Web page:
An illiterate stooge in a traveling medicine show wanders into a strange town and is picked up on a vagrancy charge. The town's corrupt officials mistake him for the inspector general whom they think is traveling in disguise. Fearing he will discover they've been pocketing tax money, they make several bungled attempts to kill him.Written by
Daniel Bubbeo <firstname.lastname@example.org>
The song "Happy Times", written for this film, was a recording hit for numerous artists during the late 1940s and early 1950s. See more »
In the scene when Georgi first arrives at the village, his position in relation to the soldiers sitting around the table changes between shots. Also the amount of light and shadow on the soldiers varies, with them being in shadow, partial sunlight and full sunlight at different times. See more »
The hospital - have you cleaned it up?
Well, you could eat off the floors. We put sheets on the bed, and we got the goats out of surgery. I put charts on the foot of each patient's bed indicating the nature of their illness.
Good. Now at least they'll know what they died from.
See more »
The Medicine Show
(aka "Yakov's Elixir")
Music and Lyrics by Sylvia Fine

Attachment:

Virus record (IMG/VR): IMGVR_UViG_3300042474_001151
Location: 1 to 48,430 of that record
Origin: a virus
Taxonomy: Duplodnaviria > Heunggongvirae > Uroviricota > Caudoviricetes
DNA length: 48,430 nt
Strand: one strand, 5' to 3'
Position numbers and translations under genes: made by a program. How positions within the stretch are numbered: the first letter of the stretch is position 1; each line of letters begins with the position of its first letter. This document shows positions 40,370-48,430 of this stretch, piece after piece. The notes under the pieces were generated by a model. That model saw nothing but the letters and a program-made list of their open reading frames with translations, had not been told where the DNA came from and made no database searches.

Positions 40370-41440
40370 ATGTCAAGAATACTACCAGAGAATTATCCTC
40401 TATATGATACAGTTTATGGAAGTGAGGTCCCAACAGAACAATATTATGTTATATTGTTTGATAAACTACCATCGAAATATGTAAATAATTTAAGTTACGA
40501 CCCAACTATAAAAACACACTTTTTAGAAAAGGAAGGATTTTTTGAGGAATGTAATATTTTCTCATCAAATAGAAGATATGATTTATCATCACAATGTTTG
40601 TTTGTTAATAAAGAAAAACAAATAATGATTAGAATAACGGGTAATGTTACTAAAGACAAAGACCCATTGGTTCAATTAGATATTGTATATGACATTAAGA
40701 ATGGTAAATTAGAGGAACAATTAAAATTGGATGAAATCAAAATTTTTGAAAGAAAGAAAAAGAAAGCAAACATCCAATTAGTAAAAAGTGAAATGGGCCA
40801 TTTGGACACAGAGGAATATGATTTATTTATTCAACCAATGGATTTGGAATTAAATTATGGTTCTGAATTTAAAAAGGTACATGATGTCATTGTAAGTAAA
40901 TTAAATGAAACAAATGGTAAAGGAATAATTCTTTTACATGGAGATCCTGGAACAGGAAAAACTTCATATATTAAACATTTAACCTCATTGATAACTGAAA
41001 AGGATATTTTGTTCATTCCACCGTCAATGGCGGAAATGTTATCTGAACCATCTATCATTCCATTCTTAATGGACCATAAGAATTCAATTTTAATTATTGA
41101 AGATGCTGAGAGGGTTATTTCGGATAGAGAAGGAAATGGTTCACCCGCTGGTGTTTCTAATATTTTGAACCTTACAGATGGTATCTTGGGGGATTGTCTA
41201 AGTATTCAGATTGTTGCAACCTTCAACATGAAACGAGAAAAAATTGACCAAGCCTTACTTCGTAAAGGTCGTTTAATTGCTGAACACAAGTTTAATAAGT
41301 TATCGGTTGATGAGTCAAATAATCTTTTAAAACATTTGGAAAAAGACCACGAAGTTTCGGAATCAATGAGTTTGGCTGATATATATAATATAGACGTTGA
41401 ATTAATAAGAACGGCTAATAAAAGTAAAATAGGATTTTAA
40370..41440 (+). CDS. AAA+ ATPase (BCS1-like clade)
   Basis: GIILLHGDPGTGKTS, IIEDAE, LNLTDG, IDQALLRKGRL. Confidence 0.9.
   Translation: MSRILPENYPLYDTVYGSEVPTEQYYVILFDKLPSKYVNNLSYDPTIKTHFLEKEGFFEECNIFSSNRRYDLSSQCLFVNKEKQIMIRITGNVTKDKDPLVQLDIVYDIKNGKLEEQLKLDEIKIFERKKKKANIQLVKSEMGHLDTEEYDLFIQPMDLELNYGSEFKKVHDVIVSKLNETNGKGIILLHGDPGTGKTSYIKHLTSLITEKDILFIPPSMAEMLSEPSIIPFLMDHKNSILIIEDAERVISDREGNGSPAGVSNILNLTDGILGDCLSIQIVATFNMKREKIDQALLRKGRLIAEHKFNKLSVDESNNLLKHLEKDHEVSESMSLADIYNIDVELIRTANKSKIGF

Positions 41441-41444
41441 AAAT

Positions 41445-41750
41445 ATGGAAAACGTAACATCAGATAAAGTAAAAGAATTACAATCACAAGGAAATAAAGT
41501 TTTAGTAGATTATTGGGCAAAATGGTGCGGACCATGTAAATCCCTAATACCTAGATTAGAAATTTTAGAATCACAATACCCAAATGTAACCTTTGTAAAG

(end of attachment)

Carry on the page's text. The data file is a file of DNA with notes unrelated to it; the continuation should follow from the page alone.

Played by Musicians at the Medicine Show
Sung by Danny Kaye
Variations played in the score See more »
Pleasant Farce With a Fine Cast
A pleasant farce with a fine cast, "The Inspector General" gives Danny Kaye a chance to show off his many talents, and also tells a story that is quite humorous as long as you do not take it too seriously.
Kaye plays Georgi, an illiterate traveling huckster who helps his boss Yakov (Walter Slezak) sell useless medicines to gullible peasants. (The sequence where they try to sell their "elixir" is one of the movie's best scenes.) Georgi visits a small town, where through a series of coincidences, he is mistaken by the town's leaders for the Inspector General, an important official with sweeping powers to punish and reform. Half of the town fawns on him, while the other half panics over what he will discover in his "inspection". Kaye just wants to leave town before they figure out who he really is, but plenty of complications arise that keep things going for quite a while.
Kaye gets to sing, dance, and generally entertain the audience. The supporting cast is filled with fine character actors like Gene Lockhart, Elsa Lanchester, and Alan Hale, who add to the humor. Not a lot of big laughs, but a steady stream of good-natured comedy all the way through.
This is an enjoyable movie recommended for anyone who likes musical comedy.
27 of 32 people found this review helpful.
Was this review helpful to you?
| Report this